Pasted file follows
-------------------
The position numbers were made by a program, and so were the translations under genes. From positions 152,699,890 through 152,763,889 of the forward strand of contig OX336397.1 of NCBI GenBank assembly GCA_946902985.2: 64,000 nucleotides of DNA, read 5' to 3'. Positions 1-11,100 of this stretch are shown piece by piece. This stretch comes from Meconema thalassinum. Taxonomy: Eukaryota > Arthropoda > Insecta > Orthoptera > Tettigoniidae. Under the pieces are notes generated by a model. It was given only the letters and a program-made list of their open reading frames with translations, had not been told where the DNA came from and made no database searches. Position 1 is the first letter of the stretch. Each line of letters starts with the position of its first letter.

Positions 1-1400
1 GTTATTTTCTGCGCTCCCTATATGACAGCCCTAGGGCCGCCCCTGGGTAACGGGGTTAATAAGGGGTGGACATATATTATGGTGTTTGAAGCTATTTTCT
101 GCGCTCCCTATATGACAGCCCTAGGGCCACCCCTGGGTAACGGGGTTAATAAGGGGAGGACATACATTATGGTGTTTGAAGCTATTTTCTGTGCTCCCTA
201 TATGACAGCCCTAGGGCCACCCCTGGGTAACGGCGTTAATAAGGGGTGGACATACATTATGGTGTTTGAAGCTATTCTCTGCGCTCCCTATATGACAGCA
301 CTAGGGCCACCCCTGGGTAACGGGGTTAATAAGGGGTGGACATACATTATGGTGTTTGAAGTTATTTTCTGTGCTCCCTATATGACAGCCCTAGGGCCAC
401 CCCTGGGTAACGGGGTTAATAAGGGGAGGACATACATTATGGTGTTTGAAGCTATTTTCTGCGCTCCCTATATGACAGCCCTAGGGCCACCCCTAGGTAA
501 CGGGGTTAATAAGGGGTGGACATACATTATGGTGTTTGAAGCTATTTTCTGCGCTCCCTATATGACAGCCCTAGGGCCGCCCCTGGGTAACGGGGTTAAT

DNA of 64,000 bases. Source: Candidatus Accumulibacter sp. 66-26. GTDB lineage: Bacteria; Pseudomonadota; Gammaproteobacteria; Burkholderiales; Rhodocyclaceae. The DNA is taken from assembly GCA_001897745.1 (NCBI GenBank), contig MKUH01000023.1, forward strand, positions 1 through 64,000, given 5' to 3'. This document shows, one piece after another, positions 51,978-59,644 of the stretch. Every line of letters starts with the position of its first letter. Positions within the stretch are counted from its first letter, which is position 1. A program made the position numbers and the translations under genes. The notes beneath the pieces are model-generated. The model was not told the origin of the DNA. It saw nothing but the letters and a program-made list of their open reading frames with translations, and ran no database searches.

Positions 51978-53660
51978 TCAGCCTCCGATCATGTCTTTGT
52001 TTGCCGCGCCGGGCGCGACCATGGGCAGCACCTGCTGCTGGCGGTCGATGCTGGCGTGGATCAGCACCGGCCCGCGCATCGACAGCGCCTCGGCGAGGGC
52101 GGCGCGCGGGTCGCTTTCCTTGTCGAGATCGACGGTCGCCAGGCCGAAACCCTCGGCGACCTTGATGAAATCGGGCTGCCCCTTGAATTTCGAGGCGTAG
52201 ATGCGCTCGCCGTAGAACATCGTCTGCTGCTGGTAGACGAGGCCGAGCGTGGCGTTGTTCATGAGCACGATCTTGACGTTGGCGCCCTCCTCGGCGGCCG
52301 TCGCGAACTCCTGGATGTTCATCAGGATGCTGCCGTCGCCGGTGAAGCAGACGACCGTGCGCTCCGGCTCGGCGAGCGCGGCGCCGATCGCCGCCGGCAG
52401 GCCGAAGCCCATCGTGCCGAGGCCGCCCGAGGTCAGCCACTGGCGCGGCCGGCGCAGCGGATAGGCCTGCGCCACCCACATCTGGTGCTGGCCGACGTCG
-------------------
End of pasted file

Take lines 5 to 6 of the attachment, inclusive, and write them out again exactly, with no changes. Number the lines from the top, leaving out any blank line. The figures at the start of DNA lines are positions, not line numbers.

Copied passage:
201 TATGACAGCCCTAGGGCCACCCCTGGGTAACGGCGTTAATAAGGGGTGGACATACATTATGGTGTTTGAAGCTATTCTCTGCGCTCCCTATATGACAGCA
301 CTAGGGCCACCCCTGGGTAACGGGGTTAATAAGGGGTGGACATACATTATGGTGTTTGAAGTTATTTTCTGTGCTCCCTATATGACAGCCCTAGGGCCAC